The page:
Friday, April 25, 2008
The one thing the Boyfriend asked that I do for my birthday party was to whip up a small vat of my ever-popular guacamole. I was enjoying myself in the kitchen, doing the little fancy-chef trick i can execute about 1 out of 4 times to remove the pits with the blade of your knife, and sliding the buttery green meat out of the skin with my fingers. There is nothing I love more than the calming, repetetive, utterly satisfying activity of chopping vegetables.
I once read a book about Zen Buddhism where a Zen Master assigns a newcomer to the temple the job of slicing carrots. The young monk in training is frustrated because he's there to seek enlightenment, but after a week he has barely seen the inside of the temple. After slicing his way through cases of carrots, the orange beginning to blur across his field of vision, the knife moving involuntarily in his hand, he pauses, hand in midair and realizes he is practicing Zen. I am this monk. Or at least this is how I feel in the midst of chopping the red onions for my birthday guacamole.
You can imagine then, how my Zen glow quickly began to fade as I noticed the tingling, nay, the BURNING in the fingertips of my left hand which had been holding the jalapeno I chopped. I ran my hand under cold water which alleviated the burning temporarily, but once dry, the pain had gotten worse and was spreading rapidly.
I stuff some ice into a dishcloth and wrap it around my hand. It feels a little better but under the numbing cold i can still feel the chile flames lapping underneath. This is where things get stupid. I pull a stick of butter out of the fridge thinking--maybe a base will neutralize the acid of the chile. Please note--I know NOTHING about chemistry and should never be trusted to make such judgements. It seems like wherever I spread the butter, the burning jumps to the next bit of skin until I am chasing it with the greasy wrapper, frantically hoping to douse the flames. At this point, the Boyfriend comes home to find me near tears from the unbelievable pain and frustrated beyond belief that the mildest of the pepper family could get the better of me. ME!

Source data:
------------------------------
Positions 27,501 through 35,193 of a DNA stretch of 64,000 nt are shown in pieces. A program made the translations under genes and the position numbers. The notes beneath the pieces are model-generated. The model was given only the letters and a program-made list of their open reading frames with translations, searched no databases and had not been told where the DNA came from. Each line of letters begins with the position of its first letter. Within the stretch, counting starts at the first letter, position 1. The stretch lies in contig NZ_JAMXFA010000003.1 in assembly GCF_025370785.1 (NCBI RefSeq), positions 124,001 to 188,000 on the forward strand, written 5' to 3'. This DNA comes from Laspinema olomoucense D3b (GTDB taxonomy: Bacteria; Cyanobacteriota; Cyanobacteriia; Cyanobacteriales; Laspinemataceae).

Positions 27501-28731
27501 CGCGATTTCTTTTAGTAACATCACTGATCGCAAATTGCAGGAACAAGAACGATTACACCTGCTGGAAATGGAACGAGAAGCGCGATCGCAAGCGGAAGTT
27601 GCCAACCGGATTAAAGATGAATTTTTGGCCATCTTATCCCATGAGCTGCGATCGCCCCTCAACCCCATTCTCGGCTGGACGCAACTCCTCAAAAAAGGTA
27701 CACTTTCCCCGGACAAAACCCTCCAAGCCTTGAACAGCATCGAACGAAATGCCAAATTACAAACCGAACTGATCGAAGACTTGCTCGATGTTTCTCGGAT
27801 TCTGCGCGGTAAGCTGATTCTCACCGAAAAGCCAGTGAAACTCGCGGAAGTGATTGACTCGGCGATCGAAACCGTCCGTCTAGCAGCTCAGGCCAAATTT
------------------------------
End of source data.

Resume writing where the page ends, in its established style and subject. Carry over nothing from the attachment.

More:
In the next hour, I go through the following attempts at treating my increasingly painful condition:
1) Dunking my hand in a glass of cold milk--sticking with the "base" idea (idiot), it feels like a relief while it's in the liquid but thats probably more about the cold than the chemistry. As soon as I remove it, my hand is worse than ever.
2) Boyfriend looks up solutions online and finds rubbing alcohol. We have none. We have hydrogen peroxide. I try this. Not the same thing. duh.
3) Nailpolish remover. That's kind of like rubbing alcohol, right? And it cuts through all kinds of stuff! Doesn't work.
4) Orange juice--more research online reveals that acids are the way to go. see "milk" for the effects.
6) Baking soda--One person online suggests caking it on the affected area like paper mache and sleeping this way. My birthday party starts in an hour.
7) OJ/vinegar--I am told the liquid will "draw out" the oils which i can then wipe off. The wiping serves to irritate my skin further.
8) Advil--good for cramps, not so much for flaming fingers.
9) VODKA--why didn't I think of this earlier?! Alternate one part down the hatch, two parts for hand-dunking. FINALLY the pain starts to subside. Fingers are red and swollen but no longer tear-inducing.
Perhaps the actual blood, sweat and tears that went into making the guacamole of death was the secret ingredient. Verdict from partygoers: best guac yet. Verdict from me: never again without my Hazmat Suit.
Hungry for More?
Natalie Goldberg, who wrote the book Long Quiet Highway, also wrote a book called Writing Down the Bones which is about the practice of writing, but is also a good non self-help, Zen-infused guide for life in general or any creative pursuit. Pick it up and be inspired, comforted, and enlightened.
"Recipe" for Near-Death Guacamole: (one bite and at least you'll die happy)
1) Cut three avocados in half. Remove pits and save one for later. With a spoon or your fingers, scoop each half out of its skin. Better not to cut up but remove entire half. (this is a good way to tell if it's ripe and also makes for better texture later.)
2) Finely chop one small red onion. add to avocados.
3) Mince up one or two cloves of garlic if you feel like it, but it's not necessary as far as i'm concerned.
4) Finely chop half a jalapeno, discarding the seeds and spines. of course, this is really up to you depending on how hot you want it. Throw the whole thing in. Or 4, for all I care. Just, for the love of all things holy, WEAR GLOVES.
5) Using the back of a fork, mash up the avocados with the onion, etc. i like mine a little rustic--aka, kind of lumpy.
6) Squeeze in juice of a lime, or more to taste, add in kosher salt and black pepper also to taste.
7) Chop up a tomato if you like, and throw that in. I like the looks of it myself.
8) Chop up a load of cilantro and mix that in too.
9) If at this point you need a little more flavor (and you will), the answer is usually more lime juice and salt. And maybe a PINCH of sugar. (If you need a little somethin else, a little je ne sais quoi, a little sumpin-sumpin, green tabasco sauce is the way to go. It's heavenly. Try a couple of drops on a plain tortilla chip. poor man's salsa. delicious.)
10) Plop pit in center to keep guac green. Serve with chips. Or just a spoon. :)